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Urbanization increases Aedes albopictus larval habitats and accelerates mosquito development and survivorship.

Li Y, Kamara F, Zhou G, Puthiyakunnon S, Li C, Liu Y, Zhou Y, Yao L, Yan G, Chen XG - PLoS Negl Trop Dis (2014)

Bottom Line: Densities in the larval stages varied among the areas, but the urban area had almost two-fold higher densities in pupae and three-fold higher in adult populations compared with the suburban and rural areas.Study regions, surface area, water depth, water clearance, surface type, and canopy coverage were important factors associated with the presence of Ae. albopictus larvae.Urbanization substantially increased the density, larval development rate, and adult survival time of Ae. albopictus, which in turn potentially increased the vector capacity, and therefore, disease transmissibility.

View Article: PubMed Central - PubMed

Affiliation: Key Laboratory of Prevention and Control for Emerging Infectious Diseases of Guangdong Higher Institutes, Department of Pathogen Biology, School of Public Health and Tropical Medicine, Southern Medical University, Guangzhou, China.

ABSTRACT

Introduction: Aedes albopictus is a very invasive and aggressive insect vector that causes outbreaks of dengue fever, chikungunya disease, and yellow fever in many countries. Vector ecology and disease epidemiology are strongly affected by environmental changes. Urbanization is a worldwide trend and is one of the most ecologically modifying phenomena. The purpose of this study is to determine how environmental changes due to urbanization affect the ecology of Aedes albopictus.

Methods: Aquatic habitats and Aedes albopictus larval population surveys were conducted from May to November 2013 in three areas representing rural, suburban, and urban settings in Guangzhou, China. Ae. albopictus adults were collected monthly using BG-Sentinel traps. Ae. albopictus larva and adult life-table experiments were conducted with 20 replicates in each of the three study areas.

Results: The urban area had the highest and the rural area had the lowest number of aquatic habitats that tested positive for Ae. albopictus larvae. Densities in the larval stages varied among the areas, but the urban area had almost two-fold higher densities in pupae and three-fold higher in adult populations compared with the suburban and rural areas. Larvae developed faster and the adult emergence rate was higher in the urban area than in suburban and rural areas. The survival time of adult mosquitoes was also longer in the urban area than it was in suburban and rural areas. Study regions, surface area, water depth, water clearance, surface type, and canopy coverage were important factors associated with the presence of Ae. albopictus larvae.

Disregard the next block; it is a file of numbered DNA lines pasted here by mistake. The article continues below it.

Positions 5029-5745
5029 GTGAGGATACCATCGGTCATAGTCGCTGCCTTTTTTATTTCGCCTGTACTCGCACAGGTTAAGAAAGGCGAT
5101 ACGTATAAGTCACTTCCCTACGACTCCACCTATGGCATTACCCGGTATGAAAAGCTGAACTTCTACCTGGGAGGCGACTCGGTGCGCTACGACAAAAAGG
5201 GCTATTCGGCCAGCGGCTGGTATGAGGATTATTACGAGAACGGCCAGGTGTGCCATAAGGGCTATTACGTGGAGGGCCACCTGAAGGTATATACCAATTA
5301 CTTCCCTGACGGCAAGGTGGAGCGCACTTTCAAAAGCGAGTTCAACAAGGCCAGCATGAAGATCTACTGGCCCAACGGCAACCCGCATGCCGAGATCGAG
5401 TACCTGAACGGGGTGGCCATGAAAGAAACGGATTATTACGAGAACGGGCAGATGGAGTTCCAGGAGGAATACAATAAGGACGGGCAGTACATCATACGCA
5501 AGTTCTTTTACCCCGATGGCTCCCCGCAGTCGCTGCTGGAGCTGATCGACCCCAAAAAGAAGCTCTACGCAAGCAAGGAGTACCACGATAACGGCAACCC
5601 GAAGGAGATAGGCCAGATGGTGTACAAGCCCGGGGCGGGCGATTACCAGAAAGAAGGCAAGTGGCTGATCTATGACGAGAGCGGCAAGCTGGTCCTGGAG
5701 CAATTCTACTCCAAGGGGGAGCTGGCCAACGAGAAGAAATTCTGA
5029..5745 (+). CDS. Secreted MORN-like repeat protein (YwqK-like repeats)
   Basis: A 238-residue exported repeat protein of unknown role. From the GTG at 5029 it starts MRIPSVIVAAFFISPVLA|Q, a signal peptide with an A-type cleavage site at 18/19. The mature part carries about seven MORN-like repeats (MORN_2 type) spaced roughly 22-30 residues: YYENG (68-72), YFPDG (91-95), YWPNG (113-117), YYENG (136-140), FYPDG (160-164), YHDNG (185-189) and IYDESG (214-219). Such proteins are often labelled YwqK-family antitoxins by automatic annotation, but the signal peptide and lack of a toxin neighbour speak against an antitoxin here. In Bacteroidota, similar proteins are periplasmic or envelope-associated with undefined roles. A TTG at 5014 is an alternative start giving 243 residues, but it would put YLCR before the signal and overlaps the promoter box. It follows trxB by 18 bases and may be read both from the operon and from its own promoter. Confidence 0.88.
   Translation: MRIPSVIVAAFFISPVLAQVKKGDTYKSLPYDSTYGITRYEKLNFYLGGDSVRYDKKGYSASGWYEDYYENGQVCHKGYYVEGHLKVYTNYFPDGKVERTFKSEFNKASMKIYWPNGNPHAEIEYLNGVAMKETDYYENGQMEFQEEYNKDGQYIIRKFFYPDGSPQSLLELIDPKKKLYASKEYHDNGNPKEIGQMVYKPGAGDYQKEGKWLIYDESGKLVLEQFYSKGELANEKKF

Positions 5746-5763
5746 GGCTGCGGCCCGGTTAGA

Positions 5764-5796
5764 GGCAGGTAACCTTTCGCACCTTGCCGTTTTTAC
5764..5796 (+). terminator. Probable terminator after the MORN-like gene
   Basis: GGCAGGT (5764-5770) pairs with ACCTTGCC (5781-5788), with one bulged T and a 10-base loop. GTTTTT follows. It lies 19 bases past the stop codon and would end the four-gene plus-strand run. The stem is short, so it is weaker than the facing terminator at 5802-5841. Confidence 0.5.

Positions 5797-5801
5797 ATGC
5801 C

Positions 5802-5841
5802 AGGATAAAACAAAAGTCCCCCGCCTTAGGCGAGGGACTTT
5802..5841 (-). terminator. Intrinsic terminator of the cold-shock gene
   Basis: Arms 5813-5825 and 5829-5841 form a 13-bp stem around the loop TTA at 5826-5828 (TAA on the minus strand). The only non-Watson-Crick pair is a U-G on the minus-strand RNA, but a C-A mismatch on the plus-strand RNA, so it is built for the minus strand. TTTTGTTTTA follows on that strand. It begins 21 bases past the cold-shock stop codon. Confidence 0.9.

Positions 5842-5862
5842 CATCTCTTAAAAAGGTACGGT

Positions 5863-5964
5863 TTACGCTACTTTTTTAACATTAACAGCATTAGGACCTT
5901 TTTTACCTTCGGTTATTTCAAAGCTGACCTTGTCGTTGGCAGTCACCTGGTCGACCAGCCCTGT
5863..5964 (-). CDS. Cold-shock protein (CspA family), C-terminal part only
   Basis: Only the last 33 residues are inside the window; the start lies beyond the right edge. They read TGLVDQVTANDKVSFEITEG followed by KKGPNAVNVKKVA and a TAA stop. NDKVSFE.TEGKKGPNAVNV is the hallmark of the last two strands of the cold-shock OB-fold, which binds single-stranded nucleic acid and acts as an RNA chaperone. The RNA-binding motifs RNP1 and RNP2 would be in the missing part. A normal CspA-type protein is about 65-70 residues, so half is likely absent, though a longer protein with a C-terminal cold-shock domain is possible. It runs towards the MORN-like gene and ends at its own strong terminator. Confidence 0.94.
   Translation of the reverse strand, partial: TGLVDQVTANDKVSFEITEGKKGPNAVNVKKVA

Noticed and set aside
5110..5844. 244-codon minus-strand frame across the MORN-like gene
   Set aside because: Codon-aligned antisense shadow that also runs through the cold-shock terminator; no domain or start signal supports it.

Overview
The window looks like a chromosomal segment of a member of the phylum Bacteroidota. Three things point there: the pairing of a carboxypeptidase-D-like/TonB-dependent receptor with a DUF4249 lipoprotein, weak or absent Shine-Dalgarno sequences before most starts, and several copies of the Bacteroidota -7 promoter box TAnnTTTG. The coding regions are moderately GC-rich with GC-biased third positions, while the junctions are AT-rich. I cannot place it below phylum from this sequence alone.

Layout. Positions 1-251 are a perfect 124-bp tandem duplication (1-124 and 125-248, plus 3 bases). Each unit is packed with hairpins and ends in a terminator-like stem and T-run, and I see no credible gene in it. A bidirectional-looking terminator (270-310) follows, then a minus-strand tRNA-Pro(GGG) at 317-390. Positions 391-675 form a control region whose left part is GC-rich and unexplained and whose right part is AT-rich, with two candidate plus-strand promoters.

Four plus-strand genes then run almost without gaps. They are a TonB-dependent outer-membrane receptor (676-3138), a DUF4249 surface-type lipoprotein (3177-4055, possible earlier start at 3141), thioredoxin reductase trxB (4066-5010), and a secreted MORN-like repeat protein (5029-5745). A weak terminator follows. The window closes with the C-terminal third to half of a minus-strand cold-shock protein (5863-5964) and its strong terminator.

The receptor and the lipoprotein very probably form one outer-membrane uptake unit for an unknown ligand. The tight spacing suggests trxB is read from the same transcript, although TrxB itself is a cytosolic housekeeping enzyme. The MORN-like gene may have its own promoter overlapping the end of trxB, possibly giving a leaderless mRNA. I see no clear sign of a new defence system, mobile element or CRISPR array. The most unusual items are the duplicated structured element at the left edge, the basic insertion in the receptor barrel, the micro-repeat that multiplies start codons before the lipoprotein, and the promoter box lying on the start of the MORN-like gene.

Conclusions: Urbanization substantially increased the density, larval development rate, and adult survival time of Ae. albopictus, which in turn potentially increased the vector capacity, and therefore, disease transmissibility. Mosquito ecology and its correlation with dengue virus transmission should be compared in different environmental settings.

No MeSH data available.


Related in: MedlinePlus

Map of study areas in Guangzhou, Guangdong province, China.The ecology study of Aedes albopictus was conducted in three areas. A: Rural, Dengcun in Conghua county, B: Suburban, Liangtian, in Baiyun district, C: Urban, Tonghe in Baiyun district.
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pntd-0003301-g001: Map of study areas in Guangzhou, Guangdong province, China.The ecology study of Aedes albopictus was conducted in three areas. A: Rural, Dengcun in Conghua county, B: Suburban, Liangtian, in Baiyun district, C: Urban, Tonghe in Baiyun district.

Mentions: The study was conducted in three areas that represented urban, suburban, and rural settings in Guangzhou (Figure 1 and Figure S1). Each study area was approximately 1.8 km2. The distance between each area was approximately 24 km. Tonghe (113°19′E, 23°11′N, 31 m above sea level (a.s.l.)) is an urban area with a population density of >3,000 people/km2. The land use types are primarily residential and commercial buildings and public services such as schools and hospitals, filled with trees and grasses. Liangtian (113°23′E, 23°21′N, 25 m a.s.l.) is a suburban area with a population density of approximately 1,000 people/km2, and land use includes a mixture of residential, manufacturing, and farmland. Dengcun (113°33′E, 23°30′N, 42 m a.s.l.) is a rural area and has a population density of <100 people/km2, where land use is primarily agricultural (rice and vegetable planting) and forest.